Why are interest rates so low and how much lower can they go?

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Interest rates in Australia have fallen to record lows in 2019, with the cash rate at a meagre 75 basis points. Low interest rates are not unique to Australia – interest rates around the world are very low and in many cases are the lowest on record. Further easing by central banks is also widely expected. In Europe and Japan, we even have a scenario where investors are actually paying governments to hold their money for them. So why are interest rates so low?

Short-term factors

There are both short-term and long-term factors that have driven interest rates lower globally. In Australia, one of the shorter-term domestic factors is weak consumption growth which has largely been driven by very weak wages growth. Consumers are also burdened by very high levels of household debt. Weakness in consumption, which is around 60% of the economy, has contributed to a slowing in GDP growth.

When growth in the economy is weak, this typically means that inflationary pressures are low and therefore interest rates need to be lowered. Another contributing factor to a weak economy and low interest rates is a slowing global economy. Over the past year, there has been a broad-based slowdown in global growth, partly explained by ongoing trade wars, heightened political uncertainty in a number of countries and a slump in manufacturing activity.

Long-term factors

There are also structural or longer-term factors that have been shifting global interest rates lower, including globalisation, advances in technology and ageing demographics. Globalisation and advances in technology have resulted in an increase in competition globally. This has put downward pressure on both wages and inflation which has resulted in lower interest rates.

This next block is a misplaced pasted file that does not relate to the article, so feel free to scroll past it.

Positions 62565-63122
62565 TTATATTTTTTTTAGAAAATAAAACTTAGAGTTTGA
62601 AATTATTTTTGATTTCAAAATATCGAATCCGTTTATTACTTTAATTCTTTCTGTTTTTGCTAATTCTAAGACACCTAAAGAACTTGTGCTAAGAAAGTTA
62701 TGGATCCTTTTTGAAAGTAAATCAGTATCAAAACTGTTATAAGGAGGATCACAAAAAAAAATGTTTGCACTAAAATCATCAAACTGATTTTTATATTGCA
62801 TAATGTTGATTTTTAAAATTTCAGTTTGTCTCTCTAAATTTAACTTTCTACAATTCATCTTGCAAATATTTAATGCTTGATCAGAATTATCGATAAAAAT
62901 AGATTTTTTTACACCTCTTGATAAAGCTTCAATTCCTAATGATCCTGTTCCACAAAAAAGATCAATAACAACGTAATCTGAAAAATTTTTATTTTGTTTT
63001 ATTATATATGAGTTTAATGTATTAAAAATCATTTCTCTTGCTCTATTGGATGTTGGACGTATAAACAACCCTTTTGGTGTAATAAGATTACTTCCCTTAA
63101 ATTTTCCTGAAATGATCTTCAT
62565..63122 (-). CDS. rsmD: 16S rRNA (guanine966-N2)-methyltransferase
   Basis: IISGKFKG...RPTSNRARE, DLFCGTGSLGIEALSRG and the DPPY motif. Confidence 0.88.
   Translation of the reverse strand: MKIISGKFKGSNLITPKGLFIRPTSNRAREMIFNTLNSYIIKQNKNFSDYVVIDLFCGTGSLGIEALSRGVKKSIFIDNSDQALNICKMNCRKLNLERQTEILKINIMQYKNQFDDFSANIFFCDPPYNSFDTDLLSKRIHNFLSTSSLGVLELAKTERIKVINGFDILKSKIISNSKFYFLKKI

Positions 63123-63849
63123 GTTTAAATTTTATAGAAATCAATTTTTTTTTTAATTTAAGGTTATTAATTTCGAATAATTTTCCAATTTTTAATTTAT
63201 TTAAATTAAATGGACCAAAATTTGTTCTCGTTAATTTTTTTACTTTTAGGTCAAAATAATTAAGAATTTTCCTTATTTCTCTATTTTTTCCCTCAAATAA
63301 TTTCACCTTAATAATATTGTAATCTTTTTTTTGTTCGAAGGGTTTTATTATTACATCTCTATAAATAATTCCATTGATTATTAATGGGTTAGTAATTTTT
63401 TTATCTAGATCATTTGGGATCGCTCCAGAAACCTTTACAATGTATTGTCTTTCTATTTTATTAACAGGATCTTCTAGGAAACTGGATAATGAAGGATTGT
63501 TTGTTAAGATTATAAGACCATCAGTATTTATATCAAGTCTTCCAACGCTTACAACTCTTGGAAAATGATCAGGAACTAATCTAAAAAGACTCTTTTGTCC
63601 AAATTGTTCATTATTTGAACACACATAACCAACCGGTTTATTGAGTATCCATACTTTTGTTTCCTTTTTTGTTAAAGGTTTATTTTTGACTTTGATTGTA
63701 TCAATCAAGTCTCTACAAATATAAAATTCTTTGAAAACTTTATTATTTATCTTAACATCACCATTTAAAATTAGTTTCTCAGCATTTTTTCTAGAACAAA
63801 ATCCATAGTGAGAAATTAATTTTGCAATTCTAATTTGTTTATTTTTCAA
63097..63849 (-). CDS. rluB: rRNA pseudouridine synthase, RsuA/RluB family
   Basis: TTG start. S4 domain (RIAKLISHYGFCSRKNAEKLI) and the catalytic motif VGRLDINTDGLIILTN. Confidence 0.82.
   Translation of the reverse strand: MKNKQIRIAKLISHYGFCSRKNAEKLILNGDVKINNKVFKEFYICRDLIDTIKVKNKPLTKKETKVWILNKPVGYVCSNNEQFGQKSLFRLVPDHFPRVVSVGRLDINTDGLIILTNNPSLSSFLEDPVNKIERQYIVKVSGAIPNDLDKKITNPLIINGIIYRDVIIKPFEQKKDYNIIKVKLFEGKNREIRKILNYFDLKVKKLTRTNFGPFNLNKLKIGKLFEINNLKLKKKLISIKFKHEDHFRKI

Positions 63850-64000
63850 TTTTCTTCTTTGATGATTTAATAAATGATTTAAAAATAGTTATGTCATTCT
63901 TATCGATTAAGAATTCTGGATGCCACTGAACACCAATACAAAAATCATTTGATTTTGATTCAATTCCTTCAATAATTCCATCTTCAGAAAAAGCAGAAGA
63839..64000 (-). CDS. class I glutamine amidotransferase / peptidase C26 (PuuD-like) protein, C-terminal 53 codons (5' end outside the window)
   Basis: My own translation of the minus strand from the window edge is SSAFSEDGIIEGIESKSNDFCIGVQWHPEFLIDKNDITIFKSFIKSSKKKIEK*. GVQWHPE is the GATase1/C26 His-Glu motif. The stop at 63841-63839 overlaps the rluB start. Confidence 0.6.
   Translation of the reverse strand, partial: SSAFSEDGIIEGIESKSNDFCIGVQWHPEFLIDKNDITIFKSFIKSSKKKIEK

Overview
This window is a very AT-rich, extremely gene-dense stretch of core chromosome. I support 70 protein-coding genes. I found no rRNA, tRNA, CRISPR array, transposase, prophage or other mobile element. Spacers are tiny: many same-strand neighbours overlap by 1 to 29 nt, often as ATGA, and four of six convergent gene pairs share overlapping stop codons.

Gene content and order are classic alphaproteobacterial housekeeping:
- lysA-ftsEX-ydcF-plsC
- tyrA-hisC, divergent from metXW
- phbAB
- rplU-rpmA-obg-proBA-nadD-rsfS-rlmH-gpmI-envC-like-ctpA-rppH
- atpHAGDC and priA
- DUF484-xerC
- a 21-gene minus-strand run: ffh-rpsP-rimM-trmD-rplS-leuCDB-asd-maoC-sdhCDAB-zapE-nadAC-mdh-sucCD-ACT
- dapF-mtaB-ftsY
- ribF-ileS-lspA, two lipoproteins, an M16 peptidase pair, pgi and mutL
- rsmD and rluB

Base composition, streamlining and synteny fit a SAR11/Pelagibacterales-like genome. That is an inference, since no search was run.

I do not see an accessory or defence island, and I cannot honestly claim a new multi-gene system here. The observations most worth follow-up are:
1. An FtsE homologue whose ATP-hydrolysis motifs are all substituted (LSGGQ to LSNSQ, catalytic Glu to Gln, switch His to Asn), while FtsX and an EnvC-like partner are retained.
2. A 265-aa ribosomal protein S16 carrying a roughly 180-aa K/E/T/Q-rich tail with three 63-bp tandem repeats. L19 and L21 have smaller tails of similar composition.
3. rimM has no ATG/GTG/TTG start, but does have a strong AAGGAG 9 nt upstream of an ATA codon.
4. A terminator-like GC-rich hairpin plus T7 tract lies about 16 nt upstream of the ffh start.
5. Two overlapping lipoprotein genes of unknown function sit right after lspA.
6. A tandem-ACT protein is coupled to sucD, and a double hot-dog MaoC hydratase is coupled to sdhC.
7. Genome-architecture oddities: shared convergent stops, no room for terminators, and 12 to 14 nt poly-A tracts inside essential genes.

For example, as a result of globalisation, many jobs in both services and manufacturing that were traditionally done in Australia can now be outsourced to Asia at a lower cost. This means that wages and prices are less likely to be bid up than they were previously. Another structural factor leading to lower interest rates is ageing populations in advanced economies. An ageing population results in a decline in labour supply and lower economic growth.

What does the future hold?

The important question for both borrowers and savers is, what will happen to interest rates in Australia? The RBA has suggested that a cash rate of around 25-50 basis points is likely to be the lower bound. After this point it is unlikely that banks will be able to pass on the cash rate cuts to borrowers since retail deposit rates will not be lowered below zero.

What can the RBA do if the cash rate reaches the ‘lower bound’ but the economy remains weak? In this situation, the RBA would prefer that the government inject fiscal stimulus such as tax cuts or spending on big public infrastructure projects. However, if this fails to materialise, the RBA has suggested that it will need to resort to ‘unconventional’ monetary policy measures, including quantitative easing. This would likely involve the RBA initially purchasing government securities, leading to lower long-term interest rates and potentially putting downward pressure on the Australian dollar.

While it is unclear whether the RBA will have to resort to unconventional monetary policy measures, investors are in agreement that interest rates will remain low for years to come.


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